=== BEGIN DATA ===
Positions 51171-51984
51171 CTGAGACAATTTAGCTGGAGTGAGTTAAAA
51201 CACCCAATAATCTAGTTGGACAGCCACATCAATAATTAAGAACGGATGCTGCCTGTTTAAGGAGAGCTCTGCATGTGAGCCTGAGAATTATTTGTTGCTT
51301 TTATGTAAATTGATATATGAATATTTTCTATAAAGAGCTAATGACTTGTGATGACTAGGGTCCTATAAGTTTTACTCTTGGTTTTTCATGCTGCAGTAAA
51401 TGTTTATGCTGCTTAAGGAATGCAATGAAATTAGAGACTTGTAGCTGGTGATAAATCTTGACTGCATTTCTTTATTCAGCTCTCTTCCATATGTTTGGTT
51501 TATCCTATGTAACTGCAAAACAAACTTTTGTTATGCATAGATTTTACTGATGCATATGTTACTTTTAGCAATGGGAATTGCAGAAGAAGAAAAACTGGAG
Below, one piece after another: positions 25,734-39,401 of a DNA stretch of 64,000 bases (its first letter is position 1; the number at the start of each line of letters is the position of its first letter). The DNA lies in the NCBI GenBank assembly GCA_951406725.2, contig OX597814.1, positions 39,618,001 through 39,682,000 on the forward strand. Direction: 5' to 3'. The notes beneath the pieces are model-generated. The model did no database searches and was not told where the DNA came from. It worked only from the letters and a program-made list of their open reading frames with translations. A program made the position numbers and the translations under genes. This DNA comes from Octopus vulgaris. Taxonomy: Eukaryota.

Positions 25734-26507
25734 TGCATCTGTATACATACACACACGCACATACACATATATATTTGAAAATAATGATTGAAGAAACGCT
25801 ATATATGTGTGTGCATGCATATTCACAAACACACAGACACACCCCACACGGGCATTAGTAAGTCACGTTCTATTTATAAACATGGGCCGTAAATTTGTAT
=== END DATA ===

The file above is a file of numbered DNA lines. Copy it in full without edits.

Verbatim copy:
Positions 51171-51984
51171 CTGAGACAATTTAGCTGGAGTGAGTTAAAA
51201 CACCCAATAATCTAGTTGGACAGCCACATCAATAATTAAGAACGGATGCTGCCTGTTTAAGGAGAGCTCTGCATGTGAGCCTGAGAATTATTTGTTGCTT
51301 TTATGTAAATTGATATATGAATATTTTCTATAAAGAGCTAATGACTTGTGATGACTAGGGTCCTATAAGTTTTACTCTTGGTTTTTCATGCTGCAGTAAA
51401 TGTTTATGCTGCTTAAGGAATGCAATGAAATTAGAGACTTGTAGCTGGTGATAAATCTTGACTGCATTTCTTTATTCAGCTCTCTTCCATATGTTTGGTT
51501 TATCCTATGTAACTGCAAAACAAACTTTTGTTATGCATAGATTTTACTGATGCATATGTTACTTTTAGCAATGGGAATTGCAGAAGAAGAAAAACTGGAG
Below, one piece after another: positions 25,734-39,401 of a DNA stretch of 64,000 bases (its first letter is position 1; the number at the start of each line of letters is the position of its first letter). The DNA lies in the NCBI GenBank assembly GCA_951406725.2, contig OX597814.1, positions 39,618,001 through 39,682,000 on the forward strand. Direction: 5' to 3'. The notes beneath the pieces are model-generated. The model did no database searches and was not told where the DNA came from. It worked only from the letters and a program-made list of their open reading frames with translations. A program made the position numbers and the translations under genes. This DNA comes from Octopus vulgaris. Taxonomy: Eukaryota.

Positions 25734-26507
25734 TGCATCTGTATACATACACACACGCACATACACATATATATTTGAAAATAATGATTGAAGAAACGCT
25801 ATATATGTGTGTGCATGCATATTCACAAACACACAGACACACCCCACACGGGCATTAGTAAGTCACGTTCTATTTATAAACATGGGCCGTAAATTTGTAT